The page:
Most of the scrutiny of the National Party's immigration policy will fall on what might be termed the four-year clauses. Under a National-led government, immigrants would not be able to claim a benefit for four years, and would have to serve a four-year probation period before getting permanent residency. The latter, in particular, will be criticised, with some justification, for sending the wrong signal to a market in which New Zealand competes to entice its share of enterprising and energetic migrants. It should not, however, detract unduly from the positives that pepper this policy.
Most significantly, National would dilute two of the extreme acts of a Government intent on spiking Winston Peters' guns. The first is the unreasonably high English language requirement imposed in late 2002. The second is the dictate delivered in June that investor migrants must surrender funds to the Government for five years for investment in infrastructure projects, with interest payable only at the inflation rate. The predictable outcome has been a whitening immigration trend, and a sharp decline in investor migrants from China and Korea. Millions of dollars have been lost to the likes of Australia.
National has responded quite sensibly. Business and investor migrants would have to possess English language skills appropriate to the nature of their experience and proposed business. It should, however, have gone further. The Government's language prescription means this country is also missing out on skilled migrants. It should be echoing Australia's realism and insisting only that such migrants possess English sufficient to allow them to take instruction and read safety manuals and such like.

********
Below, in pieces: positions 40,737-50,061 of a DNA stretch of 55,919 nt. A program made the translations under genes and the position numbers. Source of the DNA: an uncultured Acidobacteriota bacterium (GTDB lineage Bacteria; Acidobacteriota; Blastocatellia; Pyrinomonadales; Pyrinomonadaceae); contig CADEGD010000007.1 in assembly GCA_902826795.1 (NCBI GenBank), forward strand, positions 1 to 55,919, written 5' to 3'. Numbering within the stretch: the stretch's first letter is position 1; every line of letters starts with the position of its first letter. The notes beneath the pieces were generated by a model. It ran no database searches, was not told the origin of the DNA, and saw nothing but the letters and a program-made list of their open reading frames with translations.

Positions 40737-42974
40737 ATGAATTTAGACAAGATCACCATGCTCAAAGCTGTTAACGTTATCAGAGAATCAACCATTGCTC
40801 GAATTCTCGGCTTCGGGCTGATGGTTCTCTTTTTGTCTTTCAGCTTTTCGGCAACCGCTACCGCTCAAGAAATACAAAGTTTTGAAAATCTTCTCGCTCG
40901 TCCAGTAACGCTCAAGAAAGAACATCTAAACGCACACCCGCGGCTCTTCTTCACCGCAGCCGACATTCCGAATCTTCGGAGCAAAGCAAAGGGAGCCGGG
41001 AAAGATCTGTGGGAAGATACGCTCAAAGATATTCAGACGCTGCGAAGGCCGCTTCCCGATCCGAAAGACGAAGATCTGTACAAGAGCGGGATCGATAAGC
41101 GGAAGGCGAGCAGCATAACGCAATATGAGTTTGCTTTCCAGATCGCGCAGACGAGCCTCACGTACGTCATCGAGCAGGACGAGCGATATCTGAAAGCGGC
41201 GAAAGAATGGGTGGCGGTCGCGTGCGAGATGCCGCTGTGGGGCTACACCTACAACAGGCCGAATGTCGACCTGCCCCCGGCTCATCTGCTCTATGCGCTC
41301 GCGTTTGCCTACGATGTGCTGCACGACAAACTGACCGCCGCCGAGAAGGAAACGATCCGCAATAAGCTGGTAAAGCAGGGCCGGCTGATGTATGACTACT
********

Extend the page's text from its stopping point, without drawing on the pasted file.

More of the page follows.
This would underpin National's strategy of addressing the skills shortage by giving greater recognition to proven work experience. Too often, companies have complained of taking on migrants with formal qualifications, only to find their piece of paper did not mean they were experienced in a particular field.
National also says investor migrants would have to invest in New Zealand for only a minimum four years. That represents an obvious improvement, especially in dispensing with the laughable notion that such migrants would be prepared to invest a large sum in schemes that return only the rate of inflation. A National-led government would, however, have to find a way to ensure the investment was of genuine benefit to this country, and not a rort to acquire residency. The latter practice prompted the Government's overreaction.
These aspects of National's policy should be receiving the attention devoted to the four-year clauses, the more so because those clauses are not that contentious. According to the Prime Minister, the present law is stricter than the proposed four-year probation period, and immigrants who break the law are already being deported.
That being the case, it is difficult to portray National's approach as heavy-handed. At worst, it sends an unfortunate, and unnecessary, sign. Likewise, extending the benefit stand-down period from two to four years should matter little in practice. Immigrants with half an eye on a nation's benefit system are not the sort this country desires.
Stability and soundness are the key elements of a successful immigration policy. The Government, like many before it, has specialised in knee-jerk reaction and piecemeal change. It has been disdainful of immigration's contribution to the economic growth of the past decade. National's policy hints at better.